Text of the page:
Ye balmy dew-drops o'er the tendrils flow!
Lo, as the health-diffusing plant aspires,
Disease relents, and hov'ring death retires;
Affection sees new lustre light the eye,
And feels her vanish'd peace again is nigh.
The Pacas,* and Vicunnas+ sport around,
And the meek Lamas+ , burden'd, press the ground.
The Mocking-bird his varying note essays,
And charms the grove with imitative lays;
The plaintive Humming-bird unfolds his wing
Of vivid plumage to the ray of spring;
Then sinks, soft burthen, on the humid flower,
His food, the dewdrops of the morning hour.

Nor less, PERUVIA , for thy favour'd clime,
The Virtues rose unsullied and sublime;
There melting Charity, with ardour warm,
Spreads her wide mantle o'er the shiv'ring form;
Cheer'd with the festal song her rural toils,
While in the lap of age she pour'd the spoils;*
There the mild Inca, ATALIBA sway'd,
His high behest the willing heart obey'd;
Descendant of a scepter'd, sacred race,
Whose origin from glowing suns they trace.
Love's soft emotions now his soul possest,
And fix'd ALZIRA'S image in his breast.
In that blest clime affection never knew
A selfish purpose, or a thought untrue;
Not as on Europe's shore, where wealth and pride,
From mourning love the venal breast divide;
Yet Love, if there from sordid shackles free,
One faithful bosom yet belongs to thee;
On that fond heart the purest bliss bestow,
Or give, for thou canst give, a charm to woe;
Ah, never may that heart in vain deplore
The pang that tortures when belov'd no more.
And from that agony the spirit save,
When unrelenting yawns th' untimely grave;
When death dissolves the ties for ever dear,
When frantic passion pours her parting tear;
With all the wasting pains she only feels,
Hangs on the quiv'ring lip that silence seals;
Views fondness struggling in the closing eye,
And marks it mingling in the falt'ring sigh;
As the lov'd form, while folded to her breast,
Breathes the last moan that gives its struggles rest;
Leaves her to pine in grief that none can share,
And find the world a desert to despair.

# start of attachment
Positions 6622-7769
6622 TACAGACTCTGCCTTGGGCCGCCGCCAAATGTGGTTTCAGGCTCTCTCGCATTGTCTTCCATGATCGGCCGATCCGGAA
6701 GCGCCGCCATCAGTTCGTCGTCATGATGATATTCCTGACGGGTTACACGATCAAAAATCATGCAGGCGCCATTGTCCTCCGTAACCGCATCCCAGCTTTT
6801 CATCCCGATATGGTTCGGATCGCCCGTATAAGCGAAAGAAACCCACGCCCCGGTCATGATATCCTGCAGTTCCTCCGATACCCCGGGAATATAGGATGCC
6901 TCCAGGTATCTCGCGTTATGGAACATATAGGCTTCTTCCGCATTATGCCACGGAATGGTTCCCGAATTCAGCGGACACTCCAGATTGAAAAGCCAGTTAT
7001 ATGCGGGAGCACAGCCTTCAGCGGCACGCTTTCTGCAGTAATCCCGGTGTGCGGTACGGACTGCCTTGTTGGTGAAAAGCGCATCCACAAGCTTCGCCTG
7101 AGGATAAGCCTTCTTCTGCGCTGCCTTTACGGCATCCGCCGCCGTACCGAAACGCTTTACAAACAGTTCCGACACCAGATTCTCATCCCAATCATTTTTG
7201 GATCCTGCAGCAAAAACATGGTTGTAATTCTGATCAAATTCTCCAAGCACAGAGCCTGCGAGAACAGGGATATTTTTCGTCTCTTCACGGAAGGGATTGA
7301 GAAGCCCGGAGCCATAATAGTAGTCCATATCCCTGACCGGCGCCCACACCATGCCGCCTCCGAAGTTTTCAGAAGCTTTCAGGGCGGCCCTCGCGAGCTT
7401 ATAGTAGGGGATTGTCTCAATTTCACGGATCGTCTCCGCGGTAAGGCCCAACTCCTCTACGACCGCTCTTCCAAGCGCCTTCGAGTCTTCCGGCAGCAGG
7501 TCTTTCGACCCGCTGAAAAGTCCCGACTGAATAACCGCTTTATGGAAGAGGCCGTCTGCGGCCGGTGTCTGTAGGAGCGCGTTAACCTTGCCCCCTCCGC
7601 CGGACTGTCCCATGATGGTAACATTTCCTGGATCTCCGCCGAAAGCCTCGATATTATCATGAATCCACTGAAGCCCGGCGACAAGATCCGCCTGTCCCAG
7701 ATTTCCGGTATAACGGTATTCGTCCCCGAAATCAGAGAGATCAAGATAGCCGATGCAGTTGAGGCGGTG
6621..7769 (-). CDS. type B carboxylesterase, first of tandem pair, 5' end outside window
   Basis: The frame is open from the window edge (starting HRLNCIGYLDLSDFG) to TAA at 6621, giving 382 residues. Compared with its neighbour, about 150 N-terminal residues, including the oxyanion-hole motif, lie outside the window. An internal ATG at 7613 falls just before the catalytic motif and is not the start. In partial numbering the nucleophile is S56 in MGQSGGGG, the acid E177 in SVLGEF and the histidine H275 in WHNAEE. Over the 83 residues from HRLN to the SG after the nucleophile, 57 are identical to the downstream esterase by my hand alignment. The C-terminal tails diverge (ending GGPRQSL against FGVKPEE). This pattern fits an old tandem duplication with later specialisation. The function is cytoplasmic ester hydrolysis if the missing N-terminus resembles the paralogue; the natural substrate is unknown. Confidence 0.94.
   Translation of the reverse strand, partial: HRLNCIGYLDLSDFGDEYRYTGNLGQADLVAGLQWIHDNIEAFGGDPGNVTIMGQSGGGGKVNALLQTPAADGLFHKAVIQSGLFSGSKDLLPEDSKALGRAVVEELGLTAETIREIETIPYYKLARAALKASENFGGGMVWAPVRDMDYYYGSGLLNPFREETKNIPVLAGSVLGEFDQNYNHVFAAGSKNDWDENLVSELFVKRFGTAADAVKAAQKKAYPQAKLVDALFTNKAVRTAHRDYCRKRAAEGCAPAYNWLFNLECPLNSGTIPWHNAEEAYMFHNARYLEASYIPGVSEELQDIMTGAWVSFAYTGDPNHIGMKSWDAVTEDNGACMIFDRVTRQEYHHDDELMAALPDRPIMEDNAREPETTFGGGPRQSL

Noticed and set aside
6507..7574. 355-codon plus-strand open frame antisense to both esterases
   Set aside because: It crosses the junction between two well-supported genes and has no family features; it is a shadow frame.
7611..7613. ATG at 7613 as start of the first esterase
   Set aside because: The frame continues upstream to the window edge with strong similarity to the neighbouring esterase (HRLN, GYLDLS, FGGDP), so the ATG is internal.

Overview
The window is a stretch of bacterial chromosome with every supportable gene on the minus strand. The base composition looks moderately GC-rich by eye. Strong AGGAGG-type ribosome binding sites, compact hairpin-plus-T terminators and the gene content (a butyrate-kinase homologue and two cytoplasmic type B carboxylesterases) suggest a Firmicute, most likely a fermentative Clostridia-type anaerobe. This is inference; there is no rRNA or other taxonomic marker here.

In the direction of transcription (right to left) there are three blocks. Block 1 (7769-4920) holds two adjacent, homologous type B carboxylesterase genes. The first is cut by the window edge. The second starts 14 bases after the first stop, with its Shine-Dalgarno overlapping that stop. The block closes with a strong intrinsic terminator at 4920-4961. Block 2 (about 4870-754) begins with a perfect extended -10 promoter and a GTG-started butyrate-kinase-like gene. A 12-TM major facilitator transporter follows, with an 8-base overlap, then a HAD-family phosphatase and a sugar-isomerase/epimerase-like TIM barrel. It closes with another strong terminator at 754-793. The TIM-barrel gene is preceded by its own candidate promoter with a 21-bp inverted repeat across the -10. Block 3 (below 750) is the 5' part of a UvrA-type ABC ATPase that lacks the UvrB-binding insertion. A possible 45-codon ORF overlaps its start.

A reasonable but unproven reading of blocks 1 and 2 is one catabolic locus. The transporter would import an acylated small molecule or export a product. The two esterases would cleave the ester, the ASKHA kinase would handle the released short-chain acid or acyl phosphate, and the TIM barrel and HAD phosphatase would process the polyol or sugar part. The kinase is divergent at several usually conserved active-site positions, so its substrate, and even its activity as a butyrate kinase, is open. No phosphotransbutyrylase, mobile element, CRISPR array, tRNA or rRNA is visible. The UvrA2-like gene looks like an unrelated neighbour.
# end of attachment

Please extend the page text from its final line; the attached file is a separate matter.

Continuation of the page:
Bright was the lustre of the orient ray
That joyful wak'd ALZIRA'S nuptial day;
Her auburn hair spread loosely on the wind,
The virgin train with rosy chaplets bind;
While the fresh flowers that form her bridal wreathe
Seem deeper hues and richer scents to breathe.
The gentle tribe now sought the hallow'd fane,
Where warbling vestals pour'd the choral strain;
There aged ZORAI his ALZIRA prest,
With love parental, to his anxious breast;
Priest of the Sun! within the sacred shrine
His fervent spirit breath'd the strain divine;
With careful hand the guiltless off'ring spread,
With pious zeal the clear libation shed.
Nor vain the incense of erroneous praise
When meek devotion's soul the tribute pays;
On wings of purity behold it rise,
While bending mercy wafts it to the skies!
PERUVIA ! O delightful land in vain
The virtues flourish'd on thy beauteous plain;
For soon shall burst the unrelenting storm
O'er thy mild head, and crush thy prostrate form!
Recording Fame shall mark thy desp'rate fate,
And distant ages weep for ills so great!

Now o'er the deep dull Night her mantle flung,
Dim on the wave the moon's faint crescent hung;
PERUVIA'S Genius sought the liquid plain,
Sooth'd by the languid murmurs of the main;
When sudden clamour the illusion broke,
Wild on the surface of the deep it spoke;
A rising breeze expands her flowing veil,
Aghast with fear, she spies a flying sail--
The lofty mast impends, the banner waves,